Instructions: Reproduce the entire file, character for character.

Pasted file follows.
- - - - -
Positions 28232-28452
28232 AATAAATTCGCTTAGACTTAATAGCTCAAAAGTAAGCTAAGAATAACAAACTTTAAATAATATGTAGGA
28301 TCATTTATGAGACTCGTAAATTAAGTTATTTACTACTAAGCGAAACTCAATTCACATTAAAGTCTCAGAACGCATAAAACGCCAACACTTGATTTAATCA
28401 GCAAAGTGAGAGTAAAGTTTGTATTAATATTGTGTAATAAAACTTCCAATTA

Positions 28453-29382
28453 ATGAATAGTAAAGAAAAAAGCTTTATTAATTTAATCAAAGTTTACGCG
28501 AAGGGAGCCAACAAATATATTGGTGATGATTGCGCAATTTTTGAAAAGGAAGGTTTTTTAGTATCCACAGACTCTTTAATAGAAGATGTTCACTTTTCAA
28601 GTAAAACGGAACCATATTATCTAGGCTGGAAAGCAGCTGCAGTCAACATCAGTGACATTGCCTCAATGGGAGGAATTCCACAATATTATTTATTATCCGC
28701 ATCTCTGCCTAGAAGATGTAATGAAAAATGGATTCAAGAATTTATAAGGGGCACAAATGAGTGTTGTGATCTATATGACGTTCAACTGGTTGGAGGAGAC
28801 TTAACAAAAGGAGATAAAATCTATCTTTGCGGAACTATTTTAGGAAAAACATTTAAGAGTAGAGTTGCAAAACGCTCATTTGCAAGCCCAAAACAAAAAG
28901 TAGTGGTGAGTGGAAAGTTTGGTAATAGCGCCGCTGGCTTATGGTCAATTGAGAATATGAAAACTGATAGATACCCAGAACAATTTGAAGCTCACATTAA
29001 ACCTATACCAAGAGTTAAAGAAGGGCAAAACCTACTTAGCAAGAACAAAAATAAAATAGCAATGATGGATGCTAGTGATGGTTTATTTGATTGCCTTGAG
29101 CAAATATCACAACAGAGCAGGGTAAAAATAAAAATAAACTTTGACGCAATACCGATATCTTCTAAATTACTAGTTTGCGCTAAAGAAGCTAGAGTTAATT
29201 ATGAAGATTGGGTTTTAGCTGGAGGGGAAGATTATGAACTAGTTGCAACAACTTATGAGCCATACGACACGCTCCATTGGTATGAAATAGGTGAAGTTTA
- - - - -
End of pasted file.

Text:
Positions 28232-28452
28232 AATAAATTCGCTTAGACTTAATAGCTCAAAAGTAAGCTAAGAATAACAAACTTTAAATAATATGTAGGA
28301 TCATTTATGAGACTCGTAAATTAAGTTATTTACTACTAAGCGAAACTCAATTCACATTAAAGTCTCAGAACGCATAAAACGCCAACACTTGATTTAATCA
28401 GCAAAGTGAGAGTAAAGTTTGTATTAATATTGTGTAATAAAACTTCCAATTA

Positions 28453-29382
28453 ATGAATAGTAAAGAAAAAAGCTTTATTAATTTAATCAAAGTTTACGCG
28501 AAGGGAGCCAACAAATATATTGGTGATGATTGCGCAATTTTTGAAAAGGAAGGTTTTTTAGTATCCACAGACTCTTTAATAGAAGATGTTCACTTTTCAA
28601 GTAAAACGGAACCATATTATCTAGGCTGGAAAGCAGCTGCAGTCAACATCAGTGACATTGCCTCAATGGGAGGAATTCCACAATATTATTTATTATCCGC
28701 ATCTCTGCCTAGAAGATGTAATGAAAAATGGATTCAAGAATTTATAAGGGGCACAAATGAGTGTTGTGATCTATATGACGTTCAACTGGTTGGAGGAGAC
28801 TTAACAAAAGGAGATAAAATCTATCTTTGCGGAACTATTTTAGGAAAAACATTTAAGAGTAGAGTTGCAAAACGCTCATTTGCAAGCCCAAAACAAAAAG
28901 TAGTGGTGAGTGGAAAGTTTGGTAATAGCGCCGCTGGCTTATGGTCAATTGAGAATATGAAAACTGATAGATACCCAGAACAATTTGAAGCTCACATTAA
29001 ACCTATACCAAGAGTTAAAGAAGGGCAAAACCTACTTAGCAAGAACAAAAATAAAATAGCAATGATGGATGCTAGTGATGGTTTATTTGATTGCCTTGAG
29101 CAAATATCACAACAGAGCAGGGTAAAAATAAAAATAAACTTTGACGCAATACCGATATCTTCTAAATTACTAGTTTGCGCTAAAGAAGCTAGAGTTAATT
29201 ATGAAGATTGGGTTTTAGCTGGAGGGGAAGATTATGAACTAGTTGCAACAACTTATGAGCCATACGACACGCTCCATTGGTATGAAATAGGTGAAGTTTA